The other day I wanted to play a round of Eagle Flight online. This isn’t an impulse that I’ve felt a great many times but it was Friday night and I was
alone just getting back from a really cool party and so I thought “why not.”
I strapped on my Oculus Rift, tapped my way into the experience, cursed Ubisoft as I began the mandatory Uplay login, tried to remember my Uplay password, failed to remember my Uplay password, cursed Ubisoft again, reset my Uplay password and finally made it into the game.
As I launched my search for an opponent, I took on my Eagle form and waited on my perch for competitors to join the match. Then I waited, and waited and waited a bit more. At around five minutes I was just about to give up and go lose a few rounds of Overwatch (no I will NOT switch off Hanzo even though my aim sucks. He shoots dragons) when another player finally materialized. That’s it. Just one.
Eagle Flight multiplayer is a capture the flag style dogfight that’s supposed to include three eagles on each side. This particular match however would just be me and “AWSM-DUD69.”
We did our best to keep things entertaining and played out the entire round. In the end the balancing of the game just didn’t work in a 1v1 setting and so we ended up with a very exciting tie. Surely this cannot be the best online VR gaming can be, can it? Certainly we’re a long way away from Sword art Online or Ready Player One but are we really starting this far off of the mark?
Does VR have a multiplayer problem?
The number one problem plaguing the population rates of multiplayer VR games at this stage in the industry is its user base. We do not officially know how many VR headsets have been sold, but informed estimates put the numbers for the Oculus Rift and HTC Vive below 500,000 in 2016.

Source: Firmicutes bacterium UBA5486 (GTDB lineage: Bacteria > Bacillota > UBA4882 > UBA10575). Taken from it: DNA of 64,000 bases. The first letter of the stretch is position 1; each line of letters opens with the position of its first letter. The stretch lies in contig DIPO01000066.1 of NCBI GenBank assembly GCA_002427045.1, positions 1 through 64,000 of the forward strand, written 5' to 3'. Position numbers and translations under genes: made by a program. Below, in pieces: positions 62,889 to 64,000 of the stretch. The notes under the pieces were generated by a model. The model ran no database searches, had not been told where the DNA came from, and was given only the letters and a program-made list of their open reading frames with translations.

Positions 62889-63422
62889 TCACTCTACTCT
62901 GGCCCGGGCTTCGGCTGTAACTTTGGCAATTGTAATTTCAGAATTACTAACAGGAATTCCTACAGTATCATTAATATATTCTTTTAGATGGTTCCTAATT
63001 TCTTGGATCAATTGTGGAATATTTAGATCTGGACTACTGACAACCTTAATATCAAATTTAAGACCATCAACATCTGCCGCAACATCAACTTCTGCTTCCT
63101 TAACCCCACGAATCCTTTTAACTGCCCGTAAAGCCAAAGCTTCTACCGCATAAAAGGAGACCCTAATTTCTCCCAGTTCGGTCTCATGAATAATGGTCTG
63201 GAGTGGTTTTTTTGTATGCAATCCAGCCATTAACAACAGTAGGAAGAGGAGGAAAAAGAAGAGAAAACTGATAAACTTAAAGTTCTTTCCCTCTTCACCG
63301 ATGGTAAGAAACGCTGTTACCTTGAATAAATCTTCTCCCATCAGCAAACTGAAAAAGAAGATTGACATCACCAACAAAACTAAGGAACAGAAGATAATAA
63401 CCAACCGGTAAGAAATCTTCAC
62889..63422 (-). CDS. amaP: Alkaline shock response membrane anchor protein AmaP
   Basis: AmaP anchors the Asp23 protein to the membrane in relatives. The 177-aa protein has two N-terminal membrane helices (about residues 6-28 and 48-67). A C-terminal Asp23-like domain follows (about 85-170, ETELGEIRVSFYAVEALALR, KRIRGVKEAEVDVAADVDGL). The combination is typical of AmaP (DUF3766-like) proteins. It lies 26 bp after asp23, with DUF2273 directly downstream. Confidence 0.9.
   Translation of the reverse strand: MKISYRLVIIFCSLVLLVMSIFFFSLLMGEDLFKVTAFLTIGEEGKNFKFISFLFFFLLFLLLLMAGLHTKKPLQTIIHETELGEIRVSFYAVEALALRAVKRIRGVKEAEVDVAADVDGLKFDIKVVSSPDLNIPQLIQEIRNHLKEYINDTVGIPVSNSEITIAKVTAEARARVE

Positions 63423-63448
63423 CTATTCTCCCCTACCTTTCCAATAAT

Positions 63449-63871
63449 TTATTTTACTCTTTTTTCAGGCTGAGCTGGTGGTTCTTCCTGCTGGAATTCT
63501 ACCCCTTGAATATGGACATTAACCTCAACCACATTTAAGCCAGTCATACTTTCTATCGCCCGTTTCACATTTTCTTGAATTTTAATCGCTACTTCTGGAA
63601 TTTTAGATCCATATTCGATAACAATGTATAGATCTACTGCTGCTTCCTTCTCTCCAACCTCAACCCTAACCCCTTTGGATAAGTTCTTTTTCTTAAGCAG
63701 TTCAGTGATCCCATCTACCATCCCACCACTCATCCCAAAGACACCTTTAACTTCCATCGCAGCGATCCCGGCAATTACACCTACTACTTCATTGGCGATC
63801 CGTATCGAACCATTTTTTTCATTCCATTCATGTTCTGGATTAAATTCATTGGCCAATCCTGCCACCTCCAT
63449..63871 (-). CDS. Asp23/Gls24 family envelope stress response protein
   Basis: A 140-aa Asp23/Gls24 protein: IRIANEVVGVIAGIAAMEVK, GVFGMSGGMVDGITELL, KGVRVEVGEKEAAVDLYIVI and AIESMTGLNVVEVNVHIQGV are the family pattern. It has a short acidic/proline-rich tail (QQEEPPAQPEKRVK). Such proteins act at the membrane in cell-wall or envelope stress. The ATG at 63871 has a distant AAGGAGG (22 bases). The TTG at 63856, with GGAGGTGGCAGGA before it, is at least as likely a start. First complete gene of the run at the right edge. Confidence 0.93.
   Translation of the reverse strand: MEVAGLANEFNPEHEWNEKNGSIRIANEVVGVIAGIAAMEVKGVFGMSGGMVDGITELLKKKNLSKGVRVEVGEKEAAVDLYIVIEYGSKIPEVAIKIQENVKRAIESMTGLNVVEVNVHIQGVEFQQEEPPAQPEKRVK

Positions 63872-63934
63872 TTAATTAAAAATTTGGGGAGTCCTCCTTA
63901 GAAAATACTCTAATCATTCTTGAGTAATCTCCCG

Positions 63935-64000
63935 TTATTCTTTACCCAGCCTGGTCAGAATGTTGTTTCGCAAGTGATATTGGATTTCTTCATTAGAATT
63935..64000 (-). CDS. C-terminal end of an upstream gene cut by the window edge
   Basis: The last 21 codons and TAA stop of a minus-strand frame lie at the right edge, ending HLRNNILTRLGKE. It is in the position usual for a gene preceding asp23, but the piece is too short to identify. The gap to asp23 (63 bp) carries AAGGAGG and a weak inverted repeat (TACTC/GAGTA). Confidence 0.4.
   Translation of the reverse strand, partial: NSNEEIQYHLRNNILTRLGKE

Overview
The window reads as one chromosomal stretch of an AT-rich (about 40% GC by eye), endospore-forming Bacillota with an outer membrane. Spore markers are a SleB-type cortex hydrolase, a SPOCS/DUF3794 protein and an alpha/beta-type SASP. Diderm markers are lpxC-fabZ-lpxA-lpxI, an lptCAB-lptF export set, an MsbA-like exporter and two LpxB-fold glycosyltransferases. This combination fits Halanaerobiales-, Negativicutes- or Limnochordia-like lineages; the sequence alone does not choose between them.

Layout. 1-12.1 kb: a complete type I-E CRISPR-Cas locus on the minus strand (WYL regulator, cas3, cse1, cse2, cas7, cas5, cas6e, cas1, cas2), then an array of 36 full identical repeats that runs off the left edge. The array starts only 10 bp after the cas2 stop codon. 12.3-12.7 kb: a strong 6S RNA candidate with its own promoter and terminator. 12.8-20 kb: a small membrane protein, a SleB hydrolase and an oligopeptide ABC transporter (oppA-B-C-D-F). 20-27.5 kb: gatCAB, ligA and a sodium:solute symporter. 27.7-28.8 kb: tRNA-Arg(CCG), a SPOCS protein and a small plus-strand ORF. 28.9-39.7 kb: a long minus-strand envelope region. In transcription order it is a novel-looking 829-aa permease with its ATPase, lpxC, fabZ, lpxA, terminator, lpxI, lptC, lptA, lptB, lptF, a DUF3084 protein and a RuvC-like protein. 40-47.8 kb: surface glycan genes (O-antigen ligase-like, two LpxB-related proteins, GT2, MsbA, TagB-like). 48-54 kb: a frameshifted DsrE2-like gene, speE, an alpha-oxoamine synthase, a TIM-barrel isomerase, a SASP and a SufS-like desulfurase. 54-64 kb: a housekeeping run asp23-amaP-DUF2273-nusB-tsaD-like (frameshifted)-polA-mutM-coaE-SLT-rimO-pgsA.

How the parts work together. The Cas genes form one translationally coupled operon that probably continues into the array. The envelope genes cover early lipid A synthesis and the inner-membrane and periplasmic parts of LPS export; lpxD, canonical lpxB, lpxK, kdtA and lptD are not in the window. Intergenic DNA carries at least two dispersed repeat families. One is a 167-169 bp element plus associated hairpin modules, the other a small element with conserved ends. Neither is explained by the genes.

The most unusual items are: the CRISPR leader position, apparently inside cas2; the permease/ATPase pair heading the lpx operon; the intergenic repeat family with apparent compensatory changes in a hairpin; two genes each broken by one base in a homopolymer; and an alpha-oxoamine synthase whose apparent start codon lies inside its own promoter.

This means that for Rift and Vive — the two most active, high-end platforms for Online VR multiplayer — there are less than a million total users. Now, divide that by the fact that Oculus and Vive typically don’t share cross-platform support for their games (Oculus is powered by Oculus Home and Vive gets its content through Steam) and you’ve got a fractioned population. Now take that group and give it dozens of different games to choose from on any given night, spread it over several different time zones and see how many players each title is able to attract.
On a pure numbers basis it certainly seems like VR does have a multiplayer problem.
Onward is a military simulation VR game in which I’ve never had to worry about finding a match. Each and every time I’ve loaded into it I’ve been met with at least enough people to play a meaningful 3v3 or even 5v5 contest.
Onward is only available on the Vive and Eagle Flight is available on Rift and PSVR, with a Vive version on the way. Eagle Flight is not a bad game by any means but its mechanics, replayability and overall appeal pale in comparison to Onward. It seems people are much more interested in living out their military combat fantasies than they are in flying around Paris and hunting squirrels.
All things being equal VR would simply not have enough players to flesh out all of its various multiplayer experiences. However, fun itself is creating a hierarchy of sorts. The most enjoyable games will be able to draw in enough players to keep their servers plenty busy.
Games like Onward should be an encouragement to the VR community. If you see an upcoming multiplayer game and think “dang that looks so fun,” chances are you are won’t be alone in that thought or in the online lobby when you finally boot it up.
Featured Image: Factor Tech